Detour app

Travel Tech News, March 2015: The “So, What Isn’t Google Doing?” Edition

  by Dave DeanNo Comments

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Google’s getting into the mobile market, find out when that fully-booked hotel has a vacancy, take audio-based walking tours on your smartphone, and Canon releases a couple of feature-packed DSLRs that show the Rebel range isn’t just for beginners any more.

I guess it’s time for some more Travel Tech News!

New GPS-Based Walking Tours Actually Seem Kinda Cool

I sometimes take walking tours when I’m in a new city — they can be a good way of finding interesting titbits your guidebook doesn’t mention, while getting some exercise into the bargain.

Or, alternatively, they can be a way of losing a couple of hours of your life, wandering round with a large group of people who chatter incessantly and get in all your photos, while looking at nothing particularly interesting.

The problem, of course, is you rarely know which option you’re going to end up with.

What if there was a way of getting all of the good bits, without most of the bad bits? Andrew Mason, the guy behind Groupon, has recently released an app called Detour that may well do just that.

The app closely tracks your location via GPS, splicing in appropriate audio commentary to let you wander freely without having to take your phone out of your pocket. The idea is you just put in an earphone and let the app do the rest.

Detour is initially focusing on half a dozen tours in San Francisco that get away from the main tourist spots — including going inside a few shops that have been prepped to expect the occasional lost-looking visitor. You’ll pay $5 for one tour, or $20/year to access all tours in a city.

It’s a cool idea, if done well. In time, the plan is for it to expand to cities across the globe. It’s iOS-only for now, with an Android version due “soon”.)

Google Now Wants to Be Your Cell Company

Google campus

In one of the worst-held tech secrets in recent times, Google has finally announced its intention to become a mobile service provider — because, you know, it was a bit short on products already.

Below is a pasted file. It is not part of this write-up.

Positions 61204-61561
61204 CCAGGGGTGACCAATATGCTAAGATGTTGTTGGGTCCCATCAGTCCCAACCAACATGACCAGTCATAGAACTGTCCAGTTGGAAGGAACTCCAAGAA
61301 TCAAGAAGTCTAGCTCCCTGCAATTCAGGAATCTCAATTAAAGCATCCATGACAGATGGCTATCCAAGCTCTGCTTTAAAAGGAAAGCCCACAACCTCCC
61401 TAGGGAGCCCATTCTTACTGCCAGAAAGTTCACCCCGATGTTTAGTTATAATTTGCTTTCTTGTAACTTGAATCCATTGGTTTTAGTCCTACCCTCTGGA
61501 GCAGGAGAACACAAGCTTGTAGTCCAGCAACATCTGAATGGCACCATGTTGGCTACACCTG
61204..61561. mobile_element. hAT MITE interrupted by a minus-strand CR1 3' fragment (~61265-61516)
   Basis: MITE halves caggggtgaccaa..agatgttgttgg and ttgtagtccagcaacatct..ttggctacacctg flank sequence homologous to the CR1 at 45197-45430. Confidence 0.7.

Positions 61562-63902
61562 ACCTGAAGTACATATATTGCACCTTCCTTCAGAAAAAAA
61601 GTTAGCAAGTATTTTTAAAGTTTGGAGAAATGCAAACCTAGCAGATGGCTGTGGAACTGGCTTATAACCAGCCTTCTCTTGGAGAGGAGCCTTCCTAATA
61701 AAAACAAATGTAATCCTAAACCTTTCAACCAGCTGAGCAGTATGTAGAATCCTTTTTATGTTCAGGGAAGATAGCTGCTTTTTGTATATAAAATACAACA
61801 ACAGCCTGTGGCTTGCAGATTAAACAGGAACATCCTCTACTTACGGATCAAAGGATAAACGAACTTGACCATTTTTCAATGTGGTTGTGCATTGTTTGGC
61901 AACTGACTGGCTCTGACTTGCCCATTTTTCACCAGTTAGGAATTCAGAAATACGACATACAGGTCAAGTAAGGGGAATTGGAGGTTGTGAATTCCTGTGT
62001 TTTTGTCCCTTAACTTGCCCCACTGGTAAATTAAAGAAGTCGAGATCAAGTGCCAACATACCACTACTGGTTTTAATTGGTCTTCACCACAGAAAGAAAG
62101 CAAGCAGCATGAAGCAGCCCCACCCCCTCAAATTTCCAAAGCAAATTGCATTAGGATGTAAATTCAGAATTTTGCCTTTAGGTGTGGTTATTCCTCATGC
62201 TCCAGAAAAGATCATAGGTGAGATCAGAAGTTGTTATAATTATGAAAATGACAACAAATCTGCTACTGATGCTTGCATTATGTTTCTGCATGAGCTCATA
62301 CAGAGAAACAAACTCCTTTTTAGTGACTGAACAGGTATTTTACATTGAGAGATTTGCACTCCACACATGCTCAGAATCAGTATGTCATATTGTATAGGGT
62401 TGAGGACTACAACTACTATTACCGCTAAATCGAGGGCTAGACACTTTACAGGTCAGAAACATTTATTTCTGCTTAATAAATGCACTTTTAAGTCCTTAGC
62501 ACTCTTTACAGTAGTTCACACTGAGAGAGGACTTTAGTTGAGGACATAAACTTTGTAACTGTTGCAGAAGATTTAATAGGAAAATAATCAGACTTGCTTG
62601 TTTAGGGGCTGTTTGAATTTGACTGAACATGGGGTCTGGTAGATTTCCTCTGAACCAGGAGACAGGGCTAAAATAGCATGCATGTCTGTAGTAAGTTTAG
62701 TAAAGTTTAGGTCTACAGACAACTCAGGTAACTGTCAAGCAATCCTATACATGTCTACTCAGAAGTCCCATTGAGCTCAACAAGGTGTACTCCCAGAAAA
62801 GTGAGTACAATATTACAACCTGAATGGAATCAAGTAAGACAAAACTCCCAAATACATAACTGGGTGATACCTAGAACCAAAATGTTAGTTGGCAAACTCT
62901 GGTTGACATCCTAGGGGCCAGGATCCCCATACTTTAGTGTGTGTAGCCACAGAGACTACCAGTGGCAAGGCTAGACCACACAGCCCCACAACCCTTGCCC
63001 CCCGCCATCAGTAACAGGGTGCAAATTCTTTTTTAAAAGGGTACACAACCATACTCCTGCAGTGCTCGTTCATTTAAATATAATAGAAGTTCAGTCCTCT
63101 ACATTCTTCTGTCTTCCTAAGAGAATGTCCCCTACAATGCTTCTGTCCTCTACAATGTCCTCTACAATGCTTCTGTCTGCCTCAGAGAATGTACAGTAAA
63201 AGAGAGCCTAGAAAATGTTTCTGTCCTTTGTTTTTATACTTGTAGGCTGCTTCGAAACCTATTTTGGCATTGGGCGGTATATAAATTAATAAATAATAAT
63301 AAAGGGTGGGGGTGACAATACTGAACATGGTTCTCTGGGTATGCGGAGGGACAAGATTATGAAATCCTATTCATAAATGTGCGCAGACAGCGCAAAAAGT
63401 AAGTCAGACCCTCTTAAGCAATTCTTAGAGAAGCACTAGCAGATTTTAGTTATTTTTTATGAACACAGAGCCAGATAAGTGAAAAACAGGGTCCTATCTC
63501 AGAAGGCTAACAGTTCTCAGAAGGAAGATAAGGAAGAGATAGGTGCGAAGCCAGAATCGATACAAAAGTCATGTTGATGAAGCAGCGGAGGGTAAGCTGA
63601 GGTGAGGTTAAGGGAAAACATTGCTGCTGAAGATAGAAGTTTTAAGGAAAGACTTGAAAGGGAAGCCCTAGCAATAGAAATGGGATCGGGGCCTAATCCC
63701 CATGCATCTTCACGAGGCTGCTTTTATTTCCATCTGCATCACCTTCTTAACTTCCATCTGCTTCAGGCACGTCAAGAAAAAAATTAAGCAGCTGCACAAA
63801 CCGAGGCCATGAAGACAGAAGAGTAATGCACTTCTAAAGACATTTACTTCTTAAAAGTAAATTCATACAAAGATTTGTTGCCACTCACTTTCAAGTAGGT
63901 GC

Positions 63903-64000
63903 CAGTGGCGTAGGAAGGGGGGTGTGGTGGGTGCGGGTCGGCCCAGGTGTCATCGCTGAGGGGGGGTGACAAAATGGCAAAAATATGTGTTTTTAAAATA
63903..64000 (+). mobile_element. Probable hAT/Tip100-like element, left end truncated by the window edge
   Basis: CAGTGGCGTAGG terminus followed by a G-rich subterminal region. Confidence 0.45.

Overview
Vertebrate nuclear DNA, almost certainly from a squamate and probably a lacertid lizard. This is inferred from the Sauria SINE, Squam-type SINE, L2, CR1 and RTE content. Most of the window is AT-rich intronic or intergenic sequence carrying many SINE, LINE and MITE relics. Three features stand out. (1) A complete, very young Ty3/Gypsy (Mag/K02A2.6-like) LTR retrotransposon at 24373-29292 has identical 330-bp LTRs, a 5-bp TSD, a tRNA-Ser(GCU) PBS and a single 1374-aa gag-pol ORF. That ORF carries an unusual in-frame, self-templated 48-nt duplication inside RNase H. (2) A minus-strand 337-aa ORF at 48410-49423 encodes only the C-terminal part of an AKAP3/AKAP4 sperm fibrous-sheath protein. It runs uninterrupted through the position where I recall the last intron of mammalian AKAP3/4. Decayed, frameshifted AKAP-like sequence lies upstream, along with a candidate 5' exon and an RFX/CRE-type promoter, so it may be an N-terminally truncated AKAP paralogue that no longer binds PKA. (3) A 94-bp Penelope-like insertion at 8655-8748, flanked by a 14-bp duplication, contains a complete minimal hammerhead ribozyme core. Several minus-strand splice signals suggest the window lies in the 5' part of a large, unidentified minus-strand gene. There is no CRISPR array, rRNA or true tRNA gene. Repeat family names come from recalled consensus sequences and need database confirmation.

On stage at the Mobile World Congress in Barcelona earlier this week, one of the company’s senior executives mentioned that it will be offering voice and data plans on a “small scale”.

Quite what that means is anybody’s guess, but it seems that, at this point at least, Google will become a mobile virtual network operator (MVNO) in the US. This means the company can buy wholesale access to carrier networks like those from Verizon and T-Mobile, and then use that to sell cellular plans to it customers.

This isn’t a big deal by itself — there are plenty of other companies in the US and around the world who do something similar — but it will be very interesting to see exactly what Google intends to offer, and why.

The biggest hint so far is that the company isn’t necessarily looking to compete on price, but to offer features like seamless movement between LTE and WiFi networks. All will be revealed, apparently, in the coming months.

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Get Alerted When Your Favourite Hotel Has Rooms Again

Hotel Room Alert

Ever gone to book a room at your favourite hotel, only to find out that everyone else had the same idea and there are no vacancies? Yeah, thought so.

Usually you’d just go and book somewhere else, angrily muttering to yourself about how there’d better be some decent toiletries in the shower at the new place or there’s going to be hell to pay. Or maybe that’s just me.

A new app offers another option, however — as the name suggests, Hotel Room Alerts will monitor its inventory of hotels for availability, and send you an SMS or email when a room becomes available again. You just plug in the dates, hotel and room type, and let the app do the rest.

It currently checks 170,000+ hotels around the world, is free to use and has iOS and Android versions available. If you’re not booking at the last minute, it’s worth checking out.

Canon’s New T6 DSLRs Add Even More Features to Rebel Range

Canon Rebel T6i

Canon’s Rebel range of DSLRs was once very much aimed at entry-level photographers, with specifications to match. Over time, though, several of the features from higher-end models have made their way into the Rebel cameras, and they’re now useful even for those whose skills and expectations are quite a bit higher.

Unsurprisingly, the latest T6i and T6s are no exception. With 24 megapixel sensors, an ISO range of 100-12800, 3″ touchscreen, inbuilt WiFi and full HD video recording at 30fps, these are impressive cameras for the price.

The T6s has a few extra touches, including HDR video, an LCD info panel on the top of the camera and an electronic level meter for keeping those horizons nice and straight.

You’ll be looking at $749/$849 for the camera body, or $1099/$1199 with an 18-135mm kit lens, when they’re released at the end of next month. Pre-orders are available on Amazon and elsewhere now.

Images via Detour, Denis Cappellin, Hotel Room Alerts and Canon

About the Author
Dave Dean

Dave Dean

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Founder and editor of Too Many Adapters, Dave has been a traveler for 20 years, and a geek for even longer. When he's not playing with the latest tech toy or working out how to keep his phone charged for just a few more minutes, he can probably be found sitting in a broken-down bus in some obscure corner of the planet.

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